A habit wagon matters because the impulse and momentum of doing a habit every day and building that unbreakable streak keeps you going. It pulls you along with a force stronger than that of you pulling yourself by willpower alone.
Willpower might get you somewhere, but it will not get you all the way. That’s where the habit wagon comes in.
How to Build a Habit Wagon?
I might say, building a habit wagon is easy, it’s as easy as not skipping a single day of practice or habit. But it’s easy to say this in words, but is it actually possible to put into practice?
Well, not really. In fact, that’s why most people don’t stick to their habits, or to goals or resolutions that they set up for themselves. They might start off strong with the habit wagon, but soon after they fall off the habit wagon, trailing far behind, wondering where they went wrong.
I have some tips for you to build a habit wagon and more importantly, to stick to it for a long time to come. Let’s see what they are below.
1. Don’t Miss More Than 2 Days in a Row
If you do end up missing a day or two, catch up as fast as you can. Double up on the days following the missed days, so you feel a sense of accomplishment and forward momentum.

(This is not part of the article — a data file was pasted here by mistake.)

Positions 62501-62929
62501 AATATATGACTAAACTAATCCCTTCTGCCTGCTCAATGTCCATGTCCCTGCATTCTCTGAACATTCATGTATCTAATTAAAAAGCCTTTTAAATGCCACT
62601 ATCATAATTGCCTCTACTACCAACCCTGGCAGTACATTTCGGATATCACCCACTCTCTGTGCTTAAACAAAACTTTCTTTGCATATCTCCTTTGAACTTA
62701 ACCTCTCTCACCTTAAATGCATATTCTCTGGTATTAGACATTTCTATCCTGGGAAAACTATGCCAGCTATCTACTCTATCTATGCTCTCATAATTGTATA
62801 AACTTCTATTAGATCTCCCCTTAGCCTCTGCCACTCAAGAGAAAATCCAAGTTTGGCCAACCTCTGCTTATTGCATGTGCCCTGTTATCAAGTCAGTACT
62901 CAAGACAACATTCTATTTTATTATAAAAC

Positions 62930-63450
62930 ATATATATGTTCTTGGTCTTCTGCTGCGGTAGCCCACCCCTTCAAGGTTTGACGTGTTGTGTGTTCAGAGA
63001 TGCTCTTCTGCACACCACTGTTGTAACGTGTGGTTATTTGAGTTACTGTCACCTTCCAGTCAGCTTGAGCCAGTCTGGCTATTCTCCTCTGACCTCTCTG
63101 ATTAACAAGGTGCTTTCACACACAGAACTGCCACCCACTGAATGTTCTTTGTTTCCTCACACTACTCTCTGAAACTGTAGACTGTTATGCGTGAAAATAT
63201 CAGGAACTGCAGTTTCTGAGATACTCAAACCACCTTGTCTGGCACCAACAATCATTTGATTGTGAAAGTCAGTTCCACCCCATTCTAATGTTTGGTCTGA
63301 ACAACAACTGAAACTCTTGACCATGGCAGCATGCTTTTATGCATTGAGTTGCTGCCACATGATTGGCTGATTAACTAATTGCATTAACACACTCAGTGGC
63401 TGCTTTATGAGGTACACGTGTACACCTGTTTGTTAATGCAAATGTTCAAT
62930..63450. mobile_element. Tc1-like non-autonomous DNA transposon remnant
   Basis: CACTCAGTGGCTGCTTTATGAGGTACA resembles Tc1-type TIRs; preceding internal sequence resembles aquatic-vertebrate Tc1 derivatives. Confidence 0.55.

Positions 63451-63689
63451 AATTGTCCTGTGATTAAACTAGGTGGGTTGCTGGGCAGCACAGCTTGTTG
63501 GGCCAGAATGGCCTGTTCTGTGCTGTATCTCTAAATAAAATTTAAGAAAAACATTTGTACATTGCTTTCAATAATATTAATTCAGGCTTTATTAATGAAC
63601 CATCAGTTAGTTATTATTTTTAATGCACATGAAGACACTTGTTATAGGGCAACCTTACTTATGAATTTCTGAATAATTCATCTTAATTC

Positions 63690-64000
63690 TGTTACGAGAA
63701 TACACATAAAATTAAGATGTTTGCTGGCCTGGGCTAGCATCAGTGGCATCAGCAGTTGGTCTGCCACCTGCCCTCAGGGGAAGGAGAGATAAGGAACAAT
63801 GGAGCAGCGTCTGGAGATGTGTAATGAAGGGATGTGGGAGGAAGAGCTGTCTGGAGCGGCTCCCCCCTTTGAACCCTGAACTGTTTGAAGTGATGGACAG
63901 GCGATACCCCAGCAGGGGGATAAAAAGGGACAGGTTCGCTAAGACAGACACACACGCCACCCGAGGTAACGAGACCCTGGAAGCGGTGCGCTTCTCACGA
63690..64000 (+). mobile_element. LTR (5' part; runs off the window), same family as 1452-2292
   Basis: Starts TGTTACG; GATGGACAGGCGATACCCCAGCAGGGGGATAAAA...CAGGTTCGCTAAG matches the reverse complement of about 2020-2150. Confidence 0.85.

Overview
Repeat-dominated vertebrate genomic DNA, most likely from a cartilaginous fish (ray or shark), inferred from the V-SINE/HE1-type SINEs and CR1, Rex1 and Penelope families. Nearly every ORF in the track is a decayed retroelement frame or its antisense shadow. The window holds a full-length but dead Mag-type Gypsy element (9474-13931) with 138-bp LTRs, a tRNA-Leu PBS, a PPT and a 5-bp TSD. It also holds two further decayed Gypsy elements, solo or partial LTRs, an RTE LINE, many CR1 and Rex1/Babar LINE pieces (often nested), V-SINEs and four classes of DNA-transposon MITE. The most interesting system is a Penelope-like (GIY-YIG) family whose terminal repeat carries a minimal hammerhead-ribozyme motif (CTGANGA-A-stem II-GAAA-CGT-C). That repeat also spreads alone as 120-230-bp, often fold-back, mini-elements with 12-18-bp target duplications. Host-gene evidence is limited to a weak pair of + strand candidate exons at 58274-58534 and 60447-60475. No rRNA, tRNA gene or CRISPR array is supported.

Also, it makes you feel like you are the kind of person who doesn’t miss days. If you can build a persona like that, then that will definitely keep you going through the tough days, when you just want to be in bed and not do anything.
2. Have Some Wiggle Room
As a recovering perfectionist myself, I am forever trying to be less harsh upon myself. It’s easier for me to berate myself than to be kind to myself.
That’s why I always place some wiggle room or a Plan B, as they call it, into my habit wagon. Yes, I told you never to miss more than 2 days, earlier. Am I contradicting myself here?
No, indeed, my friend. Wiggle room or a Plan B means that on those days (which happen inevitably) where you know you will miss your habit or practice, make sure you have a smaller minified version of the habit that will ensure you haven’t really missed your habit.
For example, if you have a habit of meditating 30 minutes everyday, then meditate 1 minute on those days where you just can’t do 30 minutes. Maybe you know you are going to have a busy day tomorrow, and you won’t be able to do 30 minutes of meditation. So that you don’t fall off your habit wagon, do 1 minute of meditation. And still count it!